On Friday night, I had just returned from taking my brother to the airport. My parents were still here for one more night of our Thanksgiving holiday together, and we decided to pull out some of our Christmas decorations. As everyone was sitting by the fire enjoying time together, I went down to the basement to find some of our Christmas boxes. We are in the process of remodeling our basement so some of the boxes were difficult to reach as they have been moved around quite a bit over the last few months in order to get work done, but I was on a mission and was determined to track them down. I muscled my way to lift the heavy boxes and began to haul them upstairs. At one point, I was flying up the stairs with a box in tow. As I turned around to head back down to get another box, I bumped hard into Jason who was also walking in the hallway. I apologized to him, but then had to laugh at myself at the irony of the whole thing. I had gotten so focused on getting the decorations out that I had lost sight of why I was putting them up in the first place to mark the start of Advent on Sunday.
Walter Brueggermann shared in an Advent guide that “The season of Advent comes before Christmas, both in time and spirit. Advent begins on the Sunday nearest November 30 and includes the four Sundays before Christmas. Originally, Advent (from the Latin word adventus meaning coming) was a season of solemn self-examination and repentance by the faithful in preparation for celebrating the birth of Christ. How different is the way our society observes the season! The first Sunday of Advent is often overshadowed by the Thanksgiving weekend, the biggest shopping weekend of the year. During these Advent weeks, anything but parties, frantic shopping and decorating seems out of place…. In our society, we are bombarded daily with images of a “good Christmas” that have little to do with either reality of faith. With such energy- and money- spent on cultural trappings during December, when Christmas does come it often finds us spiritually, emotionally, and financially exhausted. Vague feelings of guilt about misspent energy and resources may undermine the great joy and renewal we might experience at the celebration of Jesus’ birth. We can resist commercialization only with careful and deliberate preparation. For Christians, Advent is a way to get ready to observe the birth of Christ so that it can be an occasion for genuine joy and renewal.” [i]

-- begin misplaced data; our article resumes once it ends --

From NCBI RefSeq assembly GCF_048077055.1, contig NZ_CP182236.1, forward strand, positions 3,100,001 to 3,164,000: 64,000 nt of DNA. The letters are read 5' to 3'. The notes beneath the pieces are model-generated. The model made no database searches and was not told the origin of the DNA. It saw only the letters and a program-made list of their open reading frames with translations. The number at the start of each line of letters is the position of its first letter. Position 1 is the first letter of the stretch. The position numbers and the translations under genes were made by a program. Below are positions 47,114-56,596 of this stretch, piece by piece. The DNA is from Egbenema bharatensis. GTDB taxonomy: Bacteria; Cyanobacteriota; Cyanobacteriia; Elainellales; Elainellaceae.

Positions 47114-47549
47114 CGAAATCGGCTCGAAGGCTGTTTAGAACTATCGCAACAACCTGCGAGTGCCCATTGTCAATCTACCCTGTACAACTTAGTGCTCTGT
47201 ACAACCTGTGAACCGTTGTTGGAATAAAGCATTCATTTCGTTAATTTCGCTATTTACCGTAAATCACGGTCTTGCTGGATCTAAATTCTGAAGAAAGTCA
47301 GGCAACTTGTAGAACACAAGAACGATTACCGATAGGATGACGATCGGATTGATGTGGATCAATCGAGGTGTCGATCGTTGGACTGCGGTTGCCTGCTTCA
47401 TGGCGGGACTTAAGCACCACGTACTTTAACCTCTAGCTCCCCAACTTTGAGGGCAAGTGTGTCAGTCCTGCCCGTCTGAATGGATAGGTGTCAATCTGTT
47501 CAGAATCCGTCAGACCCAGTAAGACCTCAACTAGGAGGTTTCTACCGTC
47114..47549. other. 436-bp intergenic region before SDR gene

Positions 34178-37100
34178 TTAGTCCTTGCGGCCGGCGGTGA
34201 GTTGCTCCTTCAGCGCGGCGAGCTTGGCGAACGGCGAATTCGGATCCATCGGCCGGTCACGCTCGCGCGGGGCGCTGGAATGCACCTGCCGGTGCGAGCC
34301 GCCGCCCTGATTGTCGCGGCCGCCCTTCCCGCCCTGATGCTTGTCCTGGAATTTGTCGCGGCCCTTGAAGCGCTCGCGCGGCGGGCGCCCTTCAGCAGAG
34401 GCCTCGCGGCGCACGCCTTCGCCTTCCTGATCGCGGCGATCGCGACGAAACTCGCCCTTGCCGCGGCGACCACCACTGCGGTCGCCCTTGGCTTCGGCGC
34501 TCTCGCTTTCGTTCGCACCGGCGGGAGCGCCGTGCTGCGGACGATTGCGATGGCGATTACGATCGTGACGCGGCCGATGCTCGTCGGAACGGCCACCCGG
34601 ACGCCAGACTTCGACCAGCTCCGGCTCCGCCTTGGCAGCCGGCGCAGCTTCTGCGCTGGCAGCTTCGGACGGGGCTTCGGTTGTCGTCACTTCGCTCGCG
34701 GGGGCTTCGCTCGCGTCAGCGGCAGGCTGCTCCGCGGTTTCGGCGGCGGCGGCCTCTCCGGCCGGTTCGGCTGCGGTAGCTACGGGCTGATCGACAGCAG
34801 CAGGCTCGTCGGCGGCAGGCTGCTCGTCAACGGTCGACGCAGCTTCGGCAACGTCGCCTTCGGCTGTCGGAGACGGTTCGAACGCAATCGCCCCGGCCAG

As I laugh about my ramming speed with which I bumped into Jason, I hope that I can slow down the pace a bit and carve out some time to exhale this season remembering the reason we are celebrating it in the first place.
from our church bulletin this morning: "Advent is a four-week season of preparation for Christmas. Celebrated by the Church at least as early as the sixth century, it marks the beginning of the Christian liturgical year. Most importantly, it offers a special way to focus on the meaning of our Lord's birth, and to look forward to his coming again. Let us use this time to turn again to the God who keeps seeking us in love."